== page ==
Megan McArdle says next year is going to involve “sticker shock” for an awful lot of ♡bamaCare!!! mandate-customers, and here’s why:
Moreover, significant rate increases are what I would broadly expect, because these rates are the first ones set with a full year of claims data, and what we know about the pool is that it is poorer and older — which would also mean sicker — than was projected. Initially, HHS was saying that it needed about 40 percent of the exchange policies to be purchased by people age 18-35 to keep the exchanges financially stable. It was 28 percent in both 2014 and 2015, according to HHS data. The CBO had projected about 85 percent of exchange enrollees to be subsidized, falling toward 80 percent as enrollment grew; instead, that number is 87 percent and actually rose slightly from 2014. It would be pretty surprising if rates weren’t increasing faster than inflation, or even than general health care cost inflation.
Another thing which can’t be helping is the ♡bamaCare!!! diktat that insurers can only change their prices on the exchanges once per year, rather than once per quarter. Having looked at last year’s numbers, the insurance companies (for whom you should feel zero pity, FWIW) must now lock in the rate increases they think they’ll need — for the entirety of 2016. Previously, they could have gone to the various state insurance commissars and said, “We think we need rates this much higher to stay solvent next year,” but since they had three more chances to nail the prices down, they were more likely to get it “right” and less likely to scare customers off with a one-time-super-price-hike and the resulting sticker shock.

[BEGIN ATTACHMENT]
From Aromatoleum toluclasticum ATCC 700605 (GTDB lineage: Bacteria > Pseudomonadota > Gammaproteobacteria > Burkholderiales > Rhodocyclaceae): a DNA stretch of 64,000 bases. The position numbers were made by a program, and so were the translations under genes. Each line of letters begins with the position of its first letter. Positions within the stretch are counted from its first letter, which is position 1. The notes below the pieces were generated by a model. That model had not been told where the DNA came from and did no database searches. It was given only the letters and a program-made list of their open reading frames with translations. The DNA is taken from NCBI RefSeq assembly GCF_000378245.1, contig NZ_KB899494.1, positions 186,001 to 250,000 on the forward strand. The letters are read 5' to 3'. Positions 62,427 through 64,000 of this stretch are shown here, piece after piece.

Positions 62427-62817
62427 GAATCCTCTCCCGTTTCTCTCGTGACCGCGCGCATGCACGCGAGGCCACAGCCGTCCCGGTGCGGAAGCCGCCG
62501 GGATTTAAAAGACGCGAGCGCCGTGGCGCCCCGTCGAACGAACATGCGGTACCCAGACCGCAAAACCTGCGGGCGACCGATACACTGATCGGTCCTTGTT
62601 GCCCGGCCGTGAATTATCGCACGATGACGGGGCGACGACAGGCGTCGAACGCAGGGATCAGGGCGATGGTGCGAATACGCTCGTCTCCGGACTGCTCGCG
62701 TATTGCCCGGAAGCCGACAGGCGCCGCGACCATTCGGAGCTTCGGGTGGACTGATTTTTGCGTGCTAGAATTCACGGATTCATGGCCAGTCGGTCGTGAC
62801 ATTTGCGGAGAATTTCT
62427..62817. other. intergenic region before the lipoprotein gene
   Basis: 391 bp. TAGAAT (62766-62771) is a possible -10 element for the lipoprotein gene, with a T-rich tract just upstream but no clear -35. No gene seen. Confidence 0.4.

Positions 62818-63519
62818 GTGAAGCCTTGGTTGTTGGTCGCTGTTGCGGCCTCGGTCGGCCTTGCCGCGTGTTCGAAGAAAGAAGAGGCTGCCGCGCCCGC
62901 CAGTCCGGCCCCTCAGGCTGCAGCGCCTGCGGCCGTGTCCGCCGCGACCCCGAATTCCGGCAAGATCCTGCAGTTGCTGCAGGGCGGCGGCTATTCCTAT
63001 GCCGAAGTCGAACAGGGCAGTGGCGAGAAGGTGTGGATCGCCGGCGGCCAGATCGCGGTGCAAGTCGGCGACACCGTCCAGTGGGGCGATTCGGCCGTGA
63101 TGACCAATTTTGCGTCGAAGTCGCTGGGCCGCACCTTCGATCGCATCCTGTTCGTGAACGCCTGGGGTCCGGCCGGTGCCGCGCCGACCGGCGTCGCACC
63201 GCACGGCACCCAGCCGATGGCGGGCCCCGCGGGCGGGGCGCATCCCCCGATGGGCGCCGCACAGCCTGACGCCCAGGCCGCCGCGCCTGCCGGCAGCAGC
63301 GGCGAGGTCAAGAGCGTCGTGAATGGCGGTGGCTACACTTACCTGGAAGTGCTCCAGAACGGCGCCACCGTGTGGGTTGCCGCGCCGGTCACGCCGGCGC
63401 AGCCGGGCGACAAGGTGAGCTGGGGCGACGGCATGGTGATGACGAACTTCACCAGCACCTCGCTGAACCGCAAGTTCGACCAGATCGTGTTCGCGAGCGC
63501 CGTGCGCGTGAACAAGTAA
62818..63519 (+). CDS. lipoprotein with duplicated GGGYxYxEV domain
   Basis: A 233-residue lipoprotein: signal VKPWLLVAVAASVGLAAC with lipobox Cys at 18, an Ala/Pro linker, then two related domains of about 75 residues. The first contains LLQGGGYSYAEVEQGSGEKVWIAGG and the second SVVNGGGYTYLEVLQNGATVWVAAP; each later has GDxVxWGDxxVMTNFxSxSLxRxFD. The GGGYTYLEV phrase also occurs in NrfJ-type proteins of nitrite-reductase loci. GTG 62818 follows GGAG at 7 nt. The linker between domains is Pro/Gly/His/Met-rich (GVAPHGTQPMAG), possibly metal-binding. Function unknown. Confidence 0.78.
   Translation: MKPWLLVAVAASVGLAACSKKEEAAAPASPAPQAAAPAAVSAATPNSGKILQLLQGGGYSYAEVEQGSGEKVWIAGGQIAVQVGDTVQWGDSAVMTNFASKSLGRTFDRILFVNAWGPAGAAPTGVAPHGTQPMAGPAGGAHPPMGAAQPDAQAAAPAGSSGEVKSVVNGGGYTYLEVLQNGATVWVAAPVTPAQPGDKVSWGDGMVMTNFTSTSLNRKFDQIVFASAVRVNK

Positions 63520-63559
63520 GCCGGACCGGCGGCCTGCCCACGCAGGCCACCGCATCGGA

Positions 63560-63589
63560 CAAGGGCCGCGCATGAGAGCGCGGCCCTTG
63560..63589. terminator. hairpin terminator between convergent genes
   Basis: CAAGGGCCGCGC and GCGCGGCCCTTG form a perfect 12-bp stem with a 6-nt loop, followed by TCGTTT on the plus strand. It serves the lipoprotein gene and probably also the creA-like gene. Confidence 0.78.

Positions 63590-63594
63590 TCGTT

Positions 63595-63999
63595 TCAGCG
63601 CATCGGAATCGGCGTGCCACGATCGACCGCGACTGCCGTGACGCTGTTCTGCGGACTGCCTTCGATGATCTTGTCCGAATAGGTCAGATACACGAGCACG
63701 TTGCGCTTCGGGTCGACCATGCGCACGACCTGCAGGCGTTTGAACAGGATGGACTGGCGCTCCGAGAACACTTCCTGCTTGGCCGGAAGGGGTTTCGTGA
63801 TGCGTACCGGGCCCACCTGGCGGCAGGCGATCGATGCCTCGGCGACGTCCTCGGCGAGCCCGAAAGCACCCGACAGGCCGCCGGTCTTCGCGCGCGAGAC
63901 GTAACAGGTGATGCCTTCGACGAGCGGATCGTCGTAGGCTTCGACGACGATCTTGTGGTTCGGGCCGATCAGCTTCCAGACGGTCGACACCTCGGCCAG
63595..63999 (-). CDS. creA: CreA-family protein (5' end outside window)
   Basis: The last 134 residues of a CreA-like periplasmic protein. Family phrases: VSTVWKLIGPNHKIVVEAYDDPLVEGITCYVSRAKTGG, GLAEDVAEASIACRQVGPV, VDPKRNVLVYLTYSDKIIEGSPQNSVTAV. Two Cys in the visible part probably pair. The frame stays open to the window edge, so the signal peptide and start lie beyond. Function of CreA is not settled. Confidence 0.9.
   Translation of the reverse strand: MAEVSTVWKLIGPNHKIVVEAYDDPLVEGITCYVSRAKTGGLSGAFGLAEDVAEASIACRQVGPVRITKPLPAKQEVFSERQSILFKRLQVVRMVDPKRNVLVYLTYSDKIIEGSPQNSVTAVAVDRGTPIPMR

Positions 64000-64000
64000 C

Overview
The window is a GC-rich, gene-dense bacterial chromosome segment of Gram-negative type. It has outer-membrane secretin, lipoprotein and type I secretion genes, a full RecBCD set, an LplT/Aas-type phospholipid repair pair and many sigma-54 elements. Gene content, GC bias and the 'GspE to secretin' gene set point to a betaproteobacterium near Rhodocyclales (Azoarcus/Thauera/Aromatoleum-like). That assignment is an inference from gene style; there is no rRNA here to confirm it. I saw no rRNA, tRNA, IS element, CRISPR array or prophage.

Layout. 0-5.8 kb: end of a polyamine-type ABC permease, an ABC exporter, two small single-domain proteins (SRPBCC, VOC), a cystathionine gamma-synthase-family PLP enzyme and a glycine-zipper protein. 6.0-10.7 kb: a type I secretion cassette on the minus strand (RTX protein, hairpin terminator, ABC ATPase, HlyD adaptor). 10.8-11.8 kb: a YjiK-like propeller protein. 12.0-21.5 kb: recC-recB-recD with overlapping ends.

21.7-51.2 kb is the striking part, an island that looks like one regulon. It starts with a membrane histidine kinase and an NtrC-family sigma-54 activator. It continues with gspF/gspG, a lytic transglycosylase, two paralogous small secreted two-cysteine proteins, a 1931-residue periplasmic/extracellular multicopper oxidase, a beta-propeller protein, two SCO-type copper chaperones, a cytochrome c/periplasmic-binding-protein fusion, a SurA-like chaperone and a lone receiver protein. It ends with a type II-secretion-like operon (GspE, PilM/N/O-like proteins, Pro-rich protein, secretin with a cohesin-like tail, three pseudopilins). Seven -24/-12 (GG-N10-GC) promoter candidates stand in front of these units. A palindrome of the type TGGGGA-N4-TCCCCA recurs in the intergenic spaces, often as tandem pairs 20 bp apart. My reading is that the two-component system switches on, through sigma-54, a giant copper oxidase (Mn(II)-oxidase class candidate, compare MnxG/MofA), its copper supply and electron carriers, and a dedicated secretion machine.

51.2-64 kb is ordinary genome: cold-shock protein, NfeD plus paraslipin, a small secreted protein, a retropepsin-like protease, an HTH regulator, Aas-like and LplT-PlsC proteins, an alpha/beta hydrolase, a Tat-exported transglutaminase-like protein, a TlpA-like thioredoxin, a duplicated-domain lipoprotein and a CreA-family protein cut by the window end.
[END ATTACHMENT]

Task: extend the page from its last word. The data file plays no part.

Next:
So do Megan’s numbers portend the dreaded death spiral of rising rates and a shrinking customer base? I don’t think so, if only because those annual rate hikes also keep existing customers “locked in” at current rates for 12 months, and most of them will probably keep paying up for the full year. If I had to guess — and given the virtual Star Chamber in which ♡bamaCare!!! was constructed, it’s impossible to know for sure — there’s a good political reason for changing from quarterly to annual price changes. The hope, I’m guessing, was to keep the initial mandate-customer base locked in long enough for the dreaded Cadillac tax to kick in. At that point, millions more would start losing their employer-based plans, and get forced into the exchanges — thus help keeping them solvent.
It’s a big gamble, especially considering how unpopular the Cadillac tax is with the current Congress, and how unpopular it’s going to become with the general public once its effects begin to be widely felt.
There will be a big push to repeal the tax from 2018 and on (there’s a small push already), and there won’t be an Obama sitting at the Resolute desk with his veto pen to protect his cherished 40% excise tax on private insurance.
The structure of the exchanges was that initially they’d cover the sick, the poor, and the otherwise uninsured — making them fiscally unsound over the medium term, but politically impossible to kill over the short term. The long term would be covered by using the Cadillac tax to force damn near everyone onto the exchanges, and (hopefully) making them fiscally sound.
But I’m not sure anyone — even really well informed people — is ready for the uproar when the Cadillac tax hits home.